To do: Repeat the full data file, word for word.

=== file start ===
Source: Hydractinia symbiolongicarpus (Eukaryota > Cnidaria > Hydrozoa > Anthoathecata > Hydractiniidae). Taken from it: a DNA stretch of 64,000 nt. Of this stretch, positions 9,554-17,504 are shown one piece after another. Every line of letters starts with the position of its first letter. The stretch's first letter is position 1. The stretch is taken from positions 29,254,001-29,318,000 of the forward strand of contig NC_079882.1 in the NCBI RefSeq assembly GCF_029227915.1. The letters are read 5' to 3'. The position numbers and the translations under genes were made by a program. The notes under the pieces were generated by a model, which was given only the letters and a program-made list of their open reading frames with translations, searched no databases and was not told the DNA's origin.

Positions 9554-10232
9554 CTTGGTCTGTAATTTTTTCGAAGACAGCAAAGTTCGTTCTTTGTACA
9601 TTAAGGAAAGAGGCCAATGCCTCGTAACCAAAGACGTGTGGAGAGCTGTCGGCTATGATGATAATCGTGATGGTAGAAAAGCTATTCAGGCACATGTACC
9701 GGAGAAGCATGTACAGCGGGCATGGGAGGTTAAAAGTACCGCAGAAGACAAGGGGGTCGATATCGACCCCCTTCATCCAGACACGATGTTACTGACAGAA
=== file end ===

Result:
Source: Hydractinia symbiolongicarpus (Eukaryota > Cnidaria > Hydrozoa > Anthoathecata > Hydractiniidae). Taken from it: a DNA stretch of 64,000 nt. Of this stretch, positions 9,554-17,504 are shown one piece after another. Every line of letters starts with the position of its first letter. The stretch's first letter is position 1. The stretch is taken from positions 29,254,001-29,318,000 of the forward strand of contig NC_079882.1 in the NCBI RefSeq assembly GCF_029227915.1. The letters are read 5' to 3'. The position numbers and the translations under genes were made by a program. The notes under the pieces were generated by a model, which was given only the letters and a program-made list of their open reading frames with translations, searched no databases and was not told the DNA's origin.

Positions 9554-10232
9554 CTTGGTCTGTAATTTTTTCGAAGACAGCAAAGTTCGTTCTTTGTACA
9601 TTAAGGAAAGAGGCCAATGCCTCGTAACCAAAGACGTGTGGAGAGCTGTCGGCTATGATGATAATCGTGATGGTAGAAAAGCTATTCAGGCACATGTACC
9701 GGAGAAGCATGTACAGCGGGCATGGGAGGTTAAAAGTACCGCAGAAGACAAGGGGGTCGATATCGACCCCCTTCATCCAGACACGATGTTACTGACAGAA